is a blog about design, technology and culture written by Khoi Vinh, and has been more or less continuously published since December 2000 in New York City. Khoi is currently Principal Designer at Adobe, Design Chair at Wildcard and co-founder of Kidpost. Previously, Khoi was co-founder and CEO of Mixel (acquired by Etsy, Inc.), Design Director of The New York Times Online, and co-founder of the design studio Behavior, LLC. He is the author of “Ordering Disorder: Grid Principles for Web Design,” and was named one of Fast Company’s “fifty most influential designers in America.” Khoi lives in Crown Heights, Brooklyn with his wife and three children. Refer to the advertising and sponsorship page for inquiries.+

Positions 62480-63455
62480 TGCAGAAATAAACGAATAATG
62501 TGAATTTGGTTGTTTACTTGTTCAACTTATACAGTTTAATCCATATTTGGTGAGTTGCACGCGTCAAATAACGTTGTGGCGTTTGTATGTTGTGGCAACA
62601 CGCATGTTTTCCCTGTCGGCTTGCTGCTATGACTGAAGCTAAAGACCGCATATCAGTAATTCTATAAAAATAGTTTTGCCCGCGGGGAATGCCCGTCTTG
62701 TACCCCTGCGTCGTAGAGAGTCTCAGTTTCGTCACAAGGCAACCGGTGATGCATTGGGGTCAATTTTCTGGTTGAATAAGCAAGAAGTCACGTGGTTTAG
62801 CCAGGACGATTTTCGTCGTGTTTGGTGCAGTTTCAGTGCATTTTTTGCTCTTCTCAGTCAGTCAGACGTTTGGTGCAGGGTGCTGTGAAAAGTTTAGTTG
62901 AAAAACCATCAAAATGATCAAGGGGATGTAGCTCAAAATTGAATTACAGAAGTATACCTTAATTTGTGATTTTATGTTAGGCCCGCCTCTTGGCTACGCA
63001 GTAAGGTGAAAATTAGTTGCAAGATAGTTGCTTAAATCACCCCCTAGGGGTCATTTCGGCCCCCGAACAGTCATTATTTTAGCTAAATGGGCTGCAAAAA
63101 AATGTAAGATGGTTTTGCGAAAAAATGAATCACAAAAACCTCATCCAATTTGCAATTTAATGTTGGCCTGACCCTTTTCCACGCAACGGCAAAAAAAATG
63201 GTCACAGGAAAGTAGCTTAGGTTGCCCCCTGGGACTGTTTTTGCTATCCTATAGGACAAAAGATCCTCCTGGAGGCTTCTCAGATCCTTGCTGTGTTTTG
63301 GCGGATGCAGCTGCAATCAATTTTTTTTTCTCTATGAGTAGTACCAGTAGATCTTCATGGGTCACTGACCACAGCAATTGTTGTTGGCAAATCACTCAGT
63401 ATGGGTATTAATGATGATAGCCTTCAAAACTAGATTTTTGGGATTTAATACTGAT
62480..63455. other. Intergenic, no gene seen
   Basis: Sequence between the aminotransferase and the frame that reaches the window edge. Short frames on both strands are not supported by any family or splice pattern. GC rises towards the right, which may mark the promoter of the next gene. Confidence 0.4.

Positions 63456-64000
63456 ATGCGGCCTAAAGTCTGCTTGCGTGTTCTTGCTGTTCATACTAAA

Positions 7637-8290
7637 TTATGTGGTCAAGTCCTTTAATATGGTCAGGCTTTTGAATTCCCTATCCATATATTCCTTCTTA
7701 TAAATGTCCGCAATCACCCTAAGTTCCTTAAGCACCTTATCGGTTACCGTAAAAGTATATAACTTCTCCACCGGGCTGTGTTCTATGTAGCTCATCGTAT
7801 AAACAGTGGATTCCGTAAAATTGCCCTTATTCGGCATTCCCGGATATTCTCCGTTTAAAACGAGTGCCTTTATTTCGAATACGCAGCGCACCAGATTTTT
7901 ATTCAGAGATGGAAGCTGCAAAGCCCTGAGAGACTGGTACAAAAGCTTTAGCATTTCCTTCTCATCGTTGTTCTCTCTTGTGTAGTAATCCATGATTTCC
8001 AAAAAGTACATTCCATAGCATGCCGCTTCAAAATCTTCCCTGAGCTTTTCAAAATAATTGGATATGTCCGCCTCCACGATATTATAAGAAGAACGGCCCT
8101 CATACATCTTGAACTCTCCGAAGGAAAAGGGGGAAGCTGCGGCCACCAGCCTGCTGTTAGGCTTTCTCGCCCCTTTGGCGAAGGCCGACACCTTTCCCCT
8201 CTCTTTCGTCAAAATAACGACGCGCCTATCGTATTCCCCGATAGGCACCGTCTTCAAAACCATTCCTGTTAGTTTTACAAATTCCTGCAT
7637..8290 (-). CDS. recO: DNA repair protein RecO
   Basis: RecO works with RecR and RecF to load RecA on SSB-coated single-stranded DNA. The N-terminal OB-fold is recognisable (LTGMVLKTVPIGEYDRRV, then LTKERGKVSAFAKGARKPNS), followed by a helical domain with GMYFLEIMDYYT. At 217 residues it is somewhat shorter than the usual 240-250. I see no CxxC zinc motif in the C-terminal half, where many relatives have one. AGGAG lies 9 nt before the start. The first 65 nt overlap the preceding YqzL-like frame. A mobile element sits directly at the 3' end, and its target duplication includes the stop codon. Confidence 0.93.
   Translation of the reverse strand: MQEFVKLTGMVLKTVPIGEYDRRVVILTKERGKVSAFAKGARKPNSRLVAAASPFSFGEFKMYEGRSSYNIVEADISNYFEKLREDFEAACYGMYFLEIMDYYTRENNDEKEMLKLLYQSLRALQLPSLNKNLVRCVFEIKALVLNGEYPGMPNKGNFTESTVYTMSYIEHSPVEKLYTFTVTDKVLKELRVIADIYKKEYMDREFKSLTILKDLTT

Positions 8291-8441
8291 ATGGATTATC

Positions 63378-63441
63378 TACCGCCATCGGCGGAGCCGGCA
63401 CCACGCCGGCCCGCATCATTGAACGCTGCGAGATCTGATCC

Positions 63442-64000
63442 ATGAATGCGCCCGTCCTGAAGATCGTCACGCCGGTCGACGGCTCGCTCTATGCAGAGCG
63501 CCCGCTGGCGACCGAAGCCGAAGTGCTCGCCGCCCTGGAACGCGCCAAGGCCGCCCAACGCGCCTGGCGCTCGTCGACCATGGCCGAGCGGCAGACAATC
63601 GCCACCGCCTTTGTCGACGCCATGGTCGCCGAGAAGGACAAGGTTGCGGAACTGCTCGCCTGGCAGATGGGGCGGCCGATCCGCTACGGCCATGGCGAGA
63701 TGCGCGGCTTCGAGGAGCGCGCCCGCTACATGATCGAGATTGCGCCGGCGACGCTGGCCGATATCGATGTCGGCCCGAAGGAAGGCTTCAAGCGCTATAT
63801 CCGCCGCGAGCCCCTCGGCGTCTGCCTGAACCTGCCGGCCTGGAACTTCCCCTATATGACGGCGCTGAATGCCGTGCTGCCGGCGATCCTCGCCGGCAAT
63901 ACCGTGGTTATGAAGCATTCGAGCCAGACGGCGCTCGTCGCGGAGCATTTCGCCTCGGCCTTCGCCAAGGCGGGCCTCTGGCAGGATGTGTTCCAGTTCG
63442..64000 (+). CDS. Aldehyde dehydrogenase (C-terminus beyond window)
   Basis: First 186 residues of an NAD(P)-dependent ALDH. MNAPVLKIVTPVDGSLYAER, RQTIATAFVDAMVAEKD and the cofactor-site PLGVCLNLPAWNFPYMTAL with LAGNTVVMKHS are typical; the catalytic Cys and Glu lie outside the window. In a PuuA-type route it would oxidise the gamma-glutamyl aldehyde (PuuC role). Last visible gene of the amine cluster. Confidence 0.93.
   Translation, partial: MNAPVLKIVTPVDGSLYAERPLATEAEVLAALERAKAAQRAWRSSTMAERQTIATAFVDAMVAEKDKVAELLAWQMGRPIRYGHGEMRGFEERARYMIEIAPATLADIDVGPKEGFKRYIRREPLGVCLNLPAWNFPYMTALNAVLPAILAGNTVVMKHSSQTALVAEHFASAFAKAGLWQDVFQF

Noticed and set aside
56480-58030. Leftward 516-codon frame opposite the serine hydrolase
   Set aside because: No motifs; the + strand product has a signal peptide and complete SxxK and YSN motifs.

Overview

This article by designer Bethany Heck extolls the virtues of using lots of typefaces—far more than the commonly accepted good practice of limiting yourself to three—to create richly expressive design solutions.
This approach is antithetical to almost everything that I believe about how good typography is crafted, and Heck’s results are strike me as nearly alien to my own aesthetic. I would be loathe to advise any young designer to follow her lead.
And yet, the article is a wonderfully reasoned counter-argument to rarely questioned typographic dogma, a refreshing inversion of the “rules” to which designers can cling with too few questions. There’s also no denying that Heck’s results are wonderful, gorgeous even. With each typeface she uses, her designs become elaborate systems, almost like orchestras of typographic instruments. I’m humbled just poring over her work samples.
If you hunt for similarities in the typefaces you use and exploit them, you can have a great, diverse system of multiple faces that are fundamentally quite different but work well together because you have a specific role for each to play.
Read the full post at blog.prototypr.io.+